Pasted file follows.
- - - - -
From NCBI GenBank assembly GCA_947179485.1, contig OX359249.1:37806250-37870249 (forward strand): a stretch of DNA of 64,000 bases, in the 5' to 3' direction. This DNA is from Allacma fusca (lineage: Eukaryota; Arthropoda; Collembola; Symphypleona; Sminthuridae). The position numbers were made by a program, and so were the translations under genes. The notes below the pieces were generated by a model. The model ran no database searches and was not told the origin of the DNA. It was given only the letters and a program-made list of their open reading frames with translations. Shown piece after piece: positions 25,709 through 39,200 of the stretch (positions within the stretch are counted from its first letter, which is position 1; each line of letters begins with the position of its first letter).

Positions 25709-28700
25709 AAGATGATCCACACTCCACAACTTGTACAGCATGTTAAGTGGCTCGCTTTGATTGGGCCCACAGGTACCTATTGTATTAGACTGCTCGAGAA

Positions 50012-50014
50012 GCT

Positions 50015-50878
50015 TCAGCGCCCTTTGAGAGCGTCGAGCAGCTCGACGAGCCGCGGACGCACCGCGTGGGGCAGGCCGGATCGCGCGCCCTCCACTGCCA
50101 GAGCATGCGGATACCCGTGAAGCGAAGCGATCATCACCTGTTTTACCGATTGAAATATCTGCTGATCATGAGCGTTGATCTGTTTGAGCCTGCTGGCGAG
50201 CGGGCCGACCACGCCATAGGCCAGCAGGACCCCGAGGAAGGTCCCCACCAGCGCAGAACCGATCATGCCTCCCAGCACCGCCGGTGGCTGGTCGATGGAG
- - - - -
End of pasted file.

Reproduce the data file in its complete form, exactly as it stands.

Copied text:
From NCBI GenBank assembly GCA_947179485.1, contig OX359249.1:37806250-37870249 (forward strand): a stretch of DNA of 64,000 bases, in the 5' to 3' direction. This DNA is from Allacma fusca (lineage: Eukaryota; Arthropoda; Collembola; Symphypleona; Sminthuridae). The position numbers were made by a program, and so were the translations under genes. The notes below the pieces were generated by a model. The model ran no database searches and was not told the origin of the DNA. It was given only the letters and a program-made list of their open reading frames with translations. Shown piece after piece: positions 25,709 through 39,200 of the stretch (positions within the stretch are counted from its first letter, which is position 1; each line of letters begins with the position of its first letter).

Positions 25709-28700
25709 AAGATGATCCACACTCCACAACTTGTACAGCATGTTAAGTGGCTCGCTTTGATTGGGCCCACAGGTACCTATTGTATTAGACTGCTCGAGAA

Positions 50012-50014
50012 GCT

Positions 50015-50878
50015 TCAGCGCCCTTTGAGAGCGTCGAGCAGCTCGACGAGCCGCGGACGCACCGCGTGGGGCAGGCCGGATCGCGCGCCCTCCACTGCCA
50101 GAGCATGCGGATACCCGTGAAGCGAAGCGATCATCACCTGTTTTACCGATTGAAATATCTGCTGATCATGAGCGTTGATCTGTTTGAGCCTGCTGGCGAG
50201 CGGGCCGACCACGCCATAGGCCAGCAGGACCCCGAGGAAGGTCCCCACCAGCGCAGAACCGATCATGCCTCCCAGCACCGCCGGTGGCTGGTCGATGGAG